• Sumac Ridge – We stopped here on our way into Summerland and enjoyed free tastings.  We liked their sparkling wines and their Black Sage Vineyard Pipe (port-style wine).  We also purchased a couple of bottles of their Ridge Red, which we were told is only available at the winery.  I think it was $13.99 (which made it one of the cheapest bottles of wine available in the Okanagan) and it was a really easy-drinking wine, made from a blend of zinfandel and pinot noir grapes.

    Sumac Ridge Winery

    Sumac Ridge Winery

  • Dirty Laundry – Overall, this was our very favourite winery.  It’s named after a laundry business in Summerland in the late 1800’s, that expanded into a brothel and gambling spot, hence “Dirty” Laundry.  They have a theme going, and it starts in the parking lot, and continues onto the outdoor patio and into the tasting room/gift shop.  Tastings were free and we loved all of their white wines (except the chardonnay).  The gewürztraminers were especially tasty!  I would highly recommend a stop at this winery on any Okanagan tour!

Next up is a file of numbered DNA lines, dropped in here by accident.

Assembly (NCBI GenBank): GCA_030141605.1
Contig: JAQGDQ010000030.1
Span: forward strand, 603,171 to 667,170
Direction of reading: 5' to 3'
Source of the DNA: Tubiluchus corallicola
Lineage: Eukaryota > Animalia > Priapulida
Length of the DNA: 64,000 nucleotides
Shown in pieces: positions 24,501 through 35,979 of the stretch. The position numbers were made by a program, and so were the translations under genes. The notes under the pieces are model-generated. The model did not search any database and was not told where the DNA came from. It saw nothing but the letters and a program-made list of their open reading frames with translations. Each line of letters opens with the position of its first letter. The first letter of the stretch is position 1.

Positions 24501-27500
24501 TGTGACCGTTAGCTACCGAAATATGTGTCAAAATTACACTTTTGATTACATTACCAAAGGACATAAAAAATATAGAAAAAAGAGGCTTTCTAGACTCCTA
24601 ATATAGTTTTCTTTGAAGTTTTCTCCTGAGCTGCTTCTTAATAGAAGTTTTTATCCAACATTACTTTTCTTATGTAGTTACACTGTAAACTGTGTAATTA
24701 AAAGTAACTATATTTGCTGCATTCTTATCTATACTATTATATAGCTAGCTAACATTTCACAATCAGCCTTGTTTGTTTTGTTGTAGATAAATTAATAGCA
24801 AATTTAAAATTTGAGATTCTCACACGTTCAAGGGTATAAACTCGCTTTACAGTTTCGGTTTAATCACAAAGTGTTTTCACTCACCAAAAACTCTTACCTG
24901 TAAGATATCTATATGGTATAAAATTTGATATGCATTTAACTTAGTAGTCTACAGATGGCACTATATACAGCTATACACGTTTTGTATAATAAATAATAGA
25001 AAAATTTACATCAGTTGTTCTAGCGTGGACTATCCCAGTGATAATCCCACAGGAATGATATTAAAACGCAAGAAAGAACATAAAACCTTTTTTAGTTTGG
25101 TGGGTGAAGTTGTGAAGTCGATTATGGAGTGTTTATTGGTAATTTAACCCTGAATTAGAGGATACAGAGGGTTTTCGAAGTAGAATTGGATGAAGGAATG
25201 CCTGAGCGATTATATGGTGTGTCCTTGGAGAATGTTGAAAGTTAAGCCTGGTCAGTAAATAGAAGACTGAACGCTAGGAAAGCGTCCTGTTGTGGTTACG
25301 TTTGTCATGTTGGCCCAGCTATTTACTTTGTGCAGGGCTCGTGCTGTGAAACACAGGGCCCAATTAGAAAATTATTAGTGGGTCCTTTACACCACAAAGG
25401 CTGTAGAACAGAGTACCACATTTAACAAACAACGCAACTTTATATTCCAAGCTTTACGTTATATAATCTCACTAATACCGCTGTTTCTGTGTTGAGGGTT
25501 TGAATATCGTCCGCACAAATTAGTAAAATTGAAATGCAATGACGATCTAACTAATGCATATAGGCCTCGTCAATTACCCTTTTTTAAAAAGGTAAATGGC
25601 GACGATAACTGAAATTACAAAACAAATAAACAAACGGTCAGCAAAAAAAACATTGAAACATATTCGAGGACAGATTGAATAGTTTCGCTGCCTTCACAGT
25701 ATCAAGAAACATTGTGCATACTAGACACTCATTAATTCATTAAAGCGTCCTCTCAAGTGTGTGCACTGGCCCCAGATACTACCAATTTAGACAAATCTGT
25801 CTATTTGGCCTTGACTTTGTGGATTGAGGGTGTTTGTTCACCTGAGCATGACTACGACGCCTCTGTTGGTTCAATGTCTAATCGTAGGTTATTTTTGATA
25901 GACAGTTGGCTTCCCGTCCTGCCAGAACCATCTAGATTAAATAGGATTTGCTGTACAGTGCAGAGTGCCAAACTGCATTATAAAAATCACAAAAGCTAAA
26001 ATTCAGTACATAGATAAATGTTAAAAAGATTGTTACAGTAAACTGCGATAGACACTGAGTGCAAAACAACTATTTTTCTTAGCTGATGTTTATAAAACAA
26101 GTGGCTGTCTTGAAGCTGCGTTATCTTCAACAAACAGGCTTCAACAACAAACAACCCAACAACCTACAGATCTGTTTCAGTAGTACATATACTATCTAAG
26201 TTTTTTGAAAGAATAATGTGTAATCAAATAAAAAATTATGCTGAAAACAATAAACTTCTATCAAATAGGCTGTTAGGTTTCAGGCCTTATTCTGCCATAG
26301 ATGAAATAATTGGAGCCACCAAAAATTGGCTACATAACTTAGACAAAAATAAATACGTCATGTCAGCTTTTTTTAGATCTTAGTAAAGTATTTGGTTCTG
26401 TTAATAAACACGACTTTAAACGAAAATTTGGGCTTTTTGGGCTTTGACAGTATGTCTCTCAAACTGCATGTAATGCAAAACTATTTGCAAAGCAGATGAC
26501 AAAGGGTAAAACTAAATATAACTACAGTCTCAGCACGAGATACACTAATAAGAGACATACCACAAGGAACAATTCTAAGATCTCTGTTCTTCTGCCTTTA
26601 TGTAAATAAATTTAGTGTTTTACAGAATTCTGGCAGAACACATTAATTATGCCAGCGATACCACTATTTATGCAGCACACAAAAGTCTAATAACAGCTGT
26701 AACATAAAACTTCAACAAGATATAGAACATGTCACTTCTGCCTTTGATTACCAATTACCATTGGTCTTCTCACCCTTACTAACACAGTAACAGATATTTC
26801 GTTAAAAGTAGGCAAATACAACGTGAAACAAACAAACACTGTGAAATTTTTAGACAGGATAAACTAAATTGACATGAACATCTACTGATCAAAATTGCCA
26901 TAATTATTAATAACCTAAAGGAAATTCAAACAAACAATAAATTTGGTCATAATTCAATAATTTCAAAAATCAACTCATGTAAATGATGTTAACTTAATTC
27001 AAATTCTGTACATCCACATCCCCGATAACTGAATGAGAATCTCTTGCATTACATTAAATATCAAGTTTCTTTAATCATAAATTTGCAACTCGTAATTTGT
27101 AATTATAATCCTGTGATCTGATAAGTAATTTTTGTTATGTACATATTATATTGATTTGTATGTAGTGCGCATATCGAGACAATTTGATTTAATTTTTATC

Dirty Laundry parking lot
Dirty Laundry parking lot
Inside the store
Inside the store
Dirty Laundry Vineyard in Summerland, BC
Dirty Laundry Vineyard in Summerland, BC

Naramata:

  • Ruby Blues Winery – Friends recommended this winery to us and we were not disappointed.   I love red wine, but generally speaking, I find that Canadian wineries produce much better white wine than red.  However, the Red Stiletto at Ruby Blues was really quite tasty!  The White Stiletto and their Viognier were also very nice.
    A funky little winery called Ruby Blues

    A funky little winery called Ruby Blues

  • Blasted Church – I love the labels on the Blasted Church bottles and we enjoyed their Cabernet Sauvignon Merlot, as well as a blended white called Hatfield’s Fuse.  The tasting room is a bit small, but tastings were free.
Awesome label designs at Blasted Church
Awesome label designs at Blasted Church